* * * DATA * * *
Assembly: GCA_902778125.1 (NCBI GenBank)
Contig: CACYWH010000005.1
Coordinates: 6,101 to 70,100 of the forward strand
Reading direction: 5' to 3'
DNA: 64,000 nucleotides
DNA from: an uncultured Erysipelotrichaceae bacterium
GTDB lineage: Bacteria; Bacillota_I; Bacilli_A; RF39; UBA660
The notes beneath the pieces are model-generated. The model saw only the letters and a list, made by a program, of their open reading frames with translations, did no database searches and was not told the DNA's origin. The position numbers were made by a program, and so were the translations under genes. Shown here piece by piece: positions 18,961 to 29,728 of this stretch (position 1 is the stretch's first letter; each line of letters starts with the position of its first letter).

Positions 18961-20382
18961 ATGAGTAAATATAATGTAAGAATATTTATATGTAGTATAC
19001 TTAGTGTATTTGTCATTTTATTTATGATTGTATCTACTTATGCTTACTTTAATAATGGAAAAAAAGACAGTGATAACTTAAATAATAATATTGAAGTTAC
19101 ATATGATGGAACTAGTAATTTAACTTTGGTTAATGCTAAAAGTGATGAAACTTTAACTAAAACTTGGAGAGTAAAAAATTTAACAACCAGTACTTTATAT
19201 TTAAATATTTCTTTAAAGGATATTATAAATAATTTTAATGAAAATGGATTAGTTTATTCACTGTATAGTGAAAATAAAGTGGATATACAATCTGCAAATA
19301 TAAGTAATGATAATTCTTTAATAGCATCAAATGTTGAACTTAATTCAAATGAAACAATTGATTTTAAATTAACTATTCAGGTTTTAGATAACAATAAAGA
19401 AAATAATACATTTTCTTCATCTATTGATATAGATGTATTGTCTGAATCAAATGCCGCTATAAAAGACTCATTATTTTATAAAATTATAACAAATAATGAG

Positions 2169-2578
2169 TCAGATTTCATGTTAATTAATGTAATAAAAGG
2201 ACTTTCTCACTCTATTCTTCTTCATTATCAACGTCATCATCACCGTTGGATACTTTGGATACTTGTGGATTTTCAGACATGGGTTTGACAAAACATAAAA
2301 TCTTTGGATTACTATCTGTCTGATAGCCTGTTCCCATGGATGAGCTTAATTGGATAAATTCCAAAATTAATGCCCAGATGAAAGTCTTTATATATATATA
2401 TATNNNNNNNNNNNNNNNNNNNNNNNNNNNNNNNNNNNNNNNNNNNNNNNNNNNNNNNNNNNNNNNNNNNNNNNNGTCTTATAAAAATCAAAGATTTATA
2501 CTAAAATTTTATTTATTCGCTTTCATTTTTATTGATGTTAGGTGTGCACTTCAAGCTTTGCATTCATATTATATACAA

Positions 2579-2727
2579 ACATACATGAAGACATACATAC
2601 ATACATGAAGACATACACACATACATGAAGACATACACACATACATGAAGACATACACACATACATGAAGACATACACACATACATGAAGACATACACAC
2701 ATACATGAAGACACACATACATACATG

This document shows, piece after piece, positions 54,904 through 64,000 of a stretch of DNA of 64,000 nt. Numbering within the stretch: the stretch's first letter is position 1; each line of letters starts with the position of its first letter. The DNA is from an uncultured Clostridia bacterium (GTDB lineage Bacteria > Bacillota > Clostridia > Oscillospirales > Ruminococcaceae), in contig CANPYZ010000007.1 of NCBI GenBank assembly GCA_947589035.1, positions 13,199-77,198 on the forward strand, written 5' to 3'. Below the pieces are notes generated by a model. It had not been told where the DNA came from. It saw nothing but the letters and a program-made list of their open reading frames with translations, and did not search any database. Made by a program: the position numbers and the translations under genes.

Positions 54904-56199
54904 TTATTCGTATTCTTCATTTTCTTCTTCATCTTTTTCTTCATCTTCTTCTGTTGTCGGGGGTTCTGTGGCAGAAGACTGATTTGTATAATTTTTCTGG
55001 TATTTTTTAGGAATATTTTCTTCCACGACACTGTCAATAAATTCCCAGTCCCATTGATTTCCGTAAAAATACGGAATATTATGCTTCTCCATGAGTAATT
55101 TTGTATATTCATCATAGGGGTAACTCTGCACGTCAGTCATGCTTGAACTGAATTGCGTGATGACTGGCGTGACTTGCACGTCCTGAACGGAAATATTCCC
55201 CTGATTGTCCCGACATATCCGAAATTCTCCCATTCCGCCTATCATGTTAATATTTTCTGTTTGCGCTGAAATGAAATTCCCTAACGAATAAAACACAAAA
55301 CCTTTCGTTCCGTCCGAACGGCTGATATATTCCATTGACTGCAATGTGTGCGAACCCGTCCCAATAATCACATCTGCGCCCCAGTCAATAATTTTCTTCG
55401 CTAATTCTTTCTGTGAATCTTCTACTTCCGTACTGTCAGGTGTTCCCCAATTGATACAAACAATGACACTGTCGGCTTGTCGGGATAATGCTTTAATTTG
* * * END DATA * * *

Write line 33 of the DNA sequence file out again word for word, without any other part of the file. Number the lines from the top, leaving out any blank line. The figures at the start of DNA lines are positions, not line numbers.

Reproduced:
55401 CTAATTCTTTCTGTGAATCTTCTACTTCCGTACTGTCAGGTGTTCCCCAATTGATACAAACAATGACACTGTCGGCTTGTCGGGATAATGCTTTAATTTG